John Boyega talks Pacific Rim Uprising, the future of Star Wars and his issues with buses

Back home after spanning the globe (and a few star systems), the Londoner talks fame, the future and giant robots...

Shamil Tanna

Superstardom hasn’t gone to John Boyega’s head. The 26-year-old south Londoner has gone from hungry wannabe to a key part of the world’s biggest movie franchise, Star Wars, and can now get his own projects greenlit via his production company, UpperRoom. But instead of splurging on himself, he’s treated his parents. "I wasn’t trying to give anyone a heart attack," he laughs of their surprise gift, "but I had to make it really cool for them." He did. It was a house.

In person, his self-deprecating shrugs don’t mask the sense of how seriously he’s taking his shot. He’s not interesting in coasting on his fame. Before Episode IX kicks off, he’s pouring all his infectious energy into loud, feelgood monster sequel Pacific Rim Uprising. "It’s colourful and vibrant," Boyega enthuses. The movie again sees humanity fighting creatures from another dimension, and he’s a producer this time too. "I’m following this baby from casting all the way to marketing," he says. "It’s exciting."

 

You spend a lot of the film piloting a Jaeger, an enormous fighting robot. Talk me through the logistics.
It’s fantastic. We built a robot head on top of hydraulics, so the actors can feel the force of any hits or punches. We had sparks that went off.

 

Did it feel like playing a video game?
Yeah, man. You’re like, there’s some "Tron" stuff going on here. But we were knackered by the end of the day. Then I was off to a meeting. [As a producer] you’re tuned in constantly.

 

                      Jaeger masters: Boyega with Scott Eastwood in Pacific Rim Uprising

 

"Sleep and I are at a complex point in our relationship at the moment"

 

You set up your production company three years ago. What’s the story behind it?
I’ve always wanted to develop my own content. In Hollywood we need to see original stories with interesting perspectives right now.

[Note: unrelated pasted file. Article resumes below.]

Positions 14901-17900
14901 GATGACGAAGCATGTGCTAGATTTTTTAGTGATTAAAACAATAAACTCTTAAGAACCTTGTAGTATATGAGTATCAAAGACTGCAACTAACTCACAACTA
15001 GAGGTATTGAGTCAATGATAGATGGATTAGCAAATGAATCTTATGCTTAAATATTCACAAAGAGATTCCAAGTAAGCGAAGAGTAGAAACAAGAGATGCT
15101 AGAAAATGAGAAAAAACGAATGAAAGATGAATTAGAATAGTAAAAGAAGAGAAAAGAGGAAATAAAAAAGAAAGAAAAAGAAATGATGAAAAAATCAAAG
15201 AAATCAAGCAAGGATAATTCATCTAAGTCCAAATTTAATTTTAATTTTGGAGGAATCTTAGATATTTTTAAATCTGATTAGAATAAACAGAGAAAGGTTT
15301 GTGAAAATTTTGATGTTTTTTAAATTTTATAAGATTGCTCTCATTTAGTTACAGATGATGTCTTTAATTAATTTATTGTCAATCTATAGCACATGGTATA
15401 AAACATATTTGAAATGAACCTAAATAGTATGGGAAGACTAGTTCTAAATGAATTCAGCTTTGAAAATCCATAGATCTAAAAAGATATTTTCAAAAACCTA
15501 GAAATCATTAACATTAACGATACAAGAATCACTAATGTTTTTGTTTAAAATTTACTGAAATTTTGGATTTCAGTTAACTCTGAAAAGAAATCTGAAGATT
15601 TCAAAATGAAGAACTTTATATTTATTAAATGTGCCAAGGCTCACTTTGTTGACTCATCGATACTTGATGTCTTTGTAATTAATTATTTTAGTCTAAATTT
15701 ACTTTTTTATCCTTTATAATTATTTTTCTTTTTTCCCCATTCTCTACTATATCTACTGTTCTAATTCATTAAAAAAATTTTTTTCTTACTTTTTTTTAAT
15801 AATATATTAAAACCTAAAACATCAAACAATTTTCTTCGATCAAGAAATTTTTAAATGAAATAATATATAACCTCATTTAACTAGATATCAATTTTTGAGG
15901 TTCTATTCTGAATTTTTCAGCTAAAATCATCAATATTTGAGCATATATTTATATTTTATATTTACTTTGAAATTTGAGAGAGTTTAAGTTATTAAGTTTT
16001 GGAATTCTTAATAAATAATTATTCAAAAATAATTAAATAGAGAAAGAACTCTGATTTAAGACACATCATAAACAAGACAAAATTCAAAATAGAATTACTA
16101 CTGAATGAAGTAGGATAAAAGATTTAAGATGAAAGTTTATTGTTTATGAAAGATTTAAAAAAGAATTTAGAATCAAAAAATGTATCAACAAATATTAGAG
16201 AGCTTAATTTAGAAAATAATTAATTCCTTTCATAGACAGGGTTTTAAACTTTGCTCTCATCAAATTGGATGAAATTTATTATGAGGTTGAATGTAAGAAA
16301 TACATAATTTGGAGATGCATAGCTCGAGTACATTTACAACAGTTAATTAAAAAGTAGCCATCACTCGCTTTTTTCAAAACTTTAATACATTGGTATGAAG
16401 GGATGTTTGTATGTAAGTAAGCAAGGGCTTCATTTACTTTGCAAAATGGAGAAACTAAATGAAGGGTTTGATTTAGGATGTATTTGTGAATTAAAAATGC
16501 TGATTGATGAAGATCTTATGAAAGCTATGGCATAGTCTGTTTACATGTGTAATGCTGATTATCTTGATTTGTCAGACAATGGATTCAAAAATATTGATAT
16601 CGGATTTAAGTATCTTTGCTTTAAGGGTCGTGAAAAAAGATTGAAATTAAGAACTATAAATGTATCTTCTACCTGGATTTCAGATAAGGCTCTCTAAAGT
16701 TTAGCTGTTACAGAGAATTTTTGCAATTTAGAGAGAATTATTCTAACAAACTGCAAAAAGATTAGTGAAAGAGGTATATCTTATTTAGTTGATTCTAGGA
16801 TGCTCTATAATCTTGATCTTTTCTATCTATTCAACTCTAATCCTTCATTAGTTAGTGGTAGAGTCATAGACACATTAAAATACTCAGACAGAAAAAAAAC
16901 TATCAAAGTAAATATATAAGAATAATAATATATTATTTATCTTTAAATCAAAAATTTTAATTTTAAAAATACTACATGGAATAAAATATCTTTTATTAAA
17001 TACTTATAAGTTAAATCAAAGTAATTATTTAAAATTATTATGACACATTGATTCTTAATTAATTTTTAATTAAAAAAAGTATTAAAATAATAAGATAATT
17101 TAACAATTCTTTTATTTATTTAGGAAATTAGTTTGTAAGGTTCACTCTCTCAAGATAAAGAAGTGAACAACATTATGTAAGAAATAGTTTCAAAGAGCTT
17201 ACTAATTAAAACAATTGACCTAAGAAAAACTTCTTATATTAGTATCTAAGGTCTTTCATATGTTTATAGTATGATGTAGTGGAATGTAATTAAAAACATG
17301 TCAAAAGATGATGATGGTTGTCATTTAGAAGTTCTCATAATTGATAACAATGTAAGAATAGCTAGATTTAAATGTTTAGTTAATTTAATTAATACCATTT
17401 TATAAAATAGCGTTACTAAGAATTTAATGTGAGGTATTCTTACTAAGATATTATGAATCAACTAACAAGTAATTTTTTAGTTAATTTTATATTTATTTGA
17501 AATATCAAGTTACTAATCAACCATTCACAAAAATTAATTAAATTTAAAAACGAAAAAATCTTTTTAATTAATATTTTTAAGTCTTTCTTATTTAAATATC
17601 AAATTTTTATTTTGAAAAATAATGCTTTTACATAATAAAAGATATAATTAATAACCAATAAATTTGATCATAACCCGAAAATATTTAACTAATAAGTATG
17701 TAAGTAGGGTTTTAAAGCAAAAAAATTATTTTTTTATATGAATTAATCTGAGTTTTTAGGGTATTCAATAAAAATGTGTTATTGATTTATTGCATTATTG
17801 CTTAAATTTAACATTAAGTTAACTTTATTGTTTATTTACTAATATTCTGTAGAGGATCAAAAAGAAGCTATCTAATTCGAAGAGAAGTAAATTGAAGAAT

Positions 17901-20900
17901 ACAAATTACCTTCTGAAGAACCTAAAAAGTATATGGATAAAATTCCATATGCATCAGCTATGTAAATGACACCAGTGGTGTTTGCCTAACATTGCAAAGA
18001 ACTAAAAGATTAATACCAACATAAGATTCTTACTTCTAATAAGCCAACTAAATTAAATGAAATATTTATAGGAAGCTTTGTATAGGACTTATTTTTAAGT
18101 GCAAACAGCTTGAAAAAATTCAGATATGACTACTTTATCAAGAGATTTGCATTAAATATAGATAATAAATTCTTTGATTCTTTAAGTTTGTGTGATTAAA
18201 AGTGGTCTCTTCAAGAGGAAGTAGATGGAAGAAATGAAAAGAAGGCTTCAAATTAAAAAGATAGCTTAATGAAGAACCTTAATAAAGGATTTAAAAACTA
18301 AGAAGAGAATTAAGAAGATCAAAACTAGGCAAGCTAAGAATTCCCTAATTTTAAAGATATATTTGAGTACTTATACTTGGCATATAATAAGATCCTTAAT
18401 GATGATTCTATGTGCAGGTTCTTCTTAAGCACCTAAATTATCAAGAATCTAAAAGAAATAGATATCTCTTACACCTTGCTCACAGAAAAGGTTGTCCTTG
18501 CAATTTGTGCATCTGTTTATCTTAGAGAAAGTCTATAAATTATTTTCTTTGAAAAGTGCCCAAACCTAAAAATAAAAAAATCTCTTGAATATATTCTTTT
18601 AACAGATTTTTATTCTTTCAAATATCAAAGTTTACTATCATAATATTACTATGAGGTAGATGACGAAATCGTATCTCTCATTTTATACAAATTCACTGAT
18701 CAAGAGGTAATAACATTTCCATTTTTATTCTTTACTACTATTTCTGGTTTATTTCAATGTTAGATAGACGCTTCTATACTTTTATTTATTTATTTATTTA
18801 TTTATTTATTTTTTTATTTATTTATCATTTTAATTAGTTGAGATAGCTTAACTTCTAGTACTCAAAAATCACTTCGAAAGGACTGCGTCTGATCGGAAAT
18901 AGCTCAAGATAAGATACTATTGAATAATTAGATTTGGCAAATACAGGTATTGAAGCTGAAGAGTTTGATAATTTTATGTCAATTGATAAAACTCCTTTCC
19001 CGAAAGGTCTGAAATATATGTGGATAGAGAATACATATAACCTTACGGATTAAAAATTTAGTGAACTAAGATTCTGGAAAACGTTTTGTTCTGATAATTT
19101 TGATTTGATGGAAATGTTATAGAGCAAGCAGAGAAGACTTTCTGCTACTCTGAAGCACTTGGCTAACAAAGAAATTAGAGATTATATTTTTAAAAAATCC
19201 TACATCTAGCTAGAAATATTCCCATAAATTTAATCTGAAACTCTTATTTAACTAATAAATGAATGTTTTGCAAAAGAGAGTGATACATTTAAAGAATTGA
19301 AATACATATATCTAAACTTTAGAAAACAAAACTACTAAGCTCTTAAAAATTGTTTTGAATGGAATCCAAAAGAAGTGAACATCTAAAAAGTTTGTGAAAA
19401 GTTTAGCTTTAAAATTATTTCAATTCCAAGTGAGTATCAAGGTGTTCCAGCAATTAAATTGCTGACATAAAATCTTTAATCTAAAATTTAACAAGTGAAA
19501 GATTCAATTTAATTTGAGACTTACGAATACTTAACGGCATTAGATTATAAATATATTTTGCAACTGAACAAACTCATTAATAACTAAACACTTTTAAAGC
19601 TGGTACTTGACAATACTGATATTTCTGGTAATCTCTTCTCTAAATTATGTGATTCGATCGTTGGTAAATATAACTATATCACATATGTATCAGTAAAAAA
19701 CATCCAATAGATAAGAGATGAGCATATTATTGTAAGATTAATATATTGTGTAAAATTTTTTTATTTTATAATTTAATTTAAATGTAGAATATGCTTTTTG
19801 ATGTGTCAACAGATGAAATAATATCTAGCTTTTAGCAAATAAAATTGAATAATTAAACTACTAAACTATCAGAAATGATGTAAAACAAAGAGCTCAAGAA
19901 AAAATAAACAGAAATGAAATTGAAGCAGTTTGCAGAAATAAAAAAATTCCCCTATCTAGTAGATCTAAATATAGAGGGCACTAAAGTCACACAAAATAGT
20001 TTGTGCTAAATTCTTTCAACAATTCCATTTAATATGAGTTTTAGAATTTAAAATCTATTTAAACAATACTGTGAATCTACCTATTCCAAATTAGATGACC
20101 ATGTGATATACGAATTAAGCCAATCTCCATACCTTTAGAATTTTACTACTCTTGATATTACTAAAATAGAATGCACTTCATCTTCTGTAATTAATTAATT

Are there London-based stories you’d like to tell?
Definitely. I’m working on one now, with a director called Sebastian Thiel. It’s part of our childhoods spat out on to the page. I’m not starring in that so it’ll be a different experience.

 

You’ve had your big break. You must be able to relax a little bit?
There’s no such thing as "you’ve made it". You could relax, [but] that’s not my way of doing things. I’m trying to get to know sleep again. We’re at a complicated stage in our relationship!

 

You still live in south London. Can you imagine calling anywhere else home?
Spending time in Nigeria would be good. But, nah, nowhere apart from Nigeria and London.

 

Can you still take the tube around London?
At 17 I decided I didn’t like public transport. Specifically, the bus. When it’s raining and the windows are all steamy and someone sneezes... I got a little Vauxhall Corsa for getting around.

 

The Star Wars universe is a big deal. How did you get your head around your connection to it?
It is what it is. When you’re actually there, it’s much more grounded. I just feel like I’m part of something. It makes me happy.

 

When do you find out what the future holds for Finn in Episode IX?
I haven’t read the script. When I do I’ll know it all. It’s cool [knowing before everyone else]. People don’t even ask me about it. They want to be shocked and surprised.

 

Do you keep in touch with the cast when you’re not filming?
Yeah. Especially Daisy [Ridley] and Peter [Mayhew]. We had a WhatsApp group until Oscar [Isaac] and Joonas [Suotamo, the new Chewbacca] changed their numbers.

 

You took Harrison Ford out for dinner in London. Are the cast always asking you for local tips?
Yeah. I like people to experience true London. You take them to the places where they can be with people and feel the energy.

 

What’s the best thing you’ve ever eaten in London?
Jollof rice. It’s my favourite dish. My favourite place is where I took Harrison, 805 on Old Kent Road. There’s nothing like eating it in Nigeria, but London does pretty damn good Nigerian food.

 

Pacific Rim Uprising is now in cinemas

 

Portrait: Shamil Tanna

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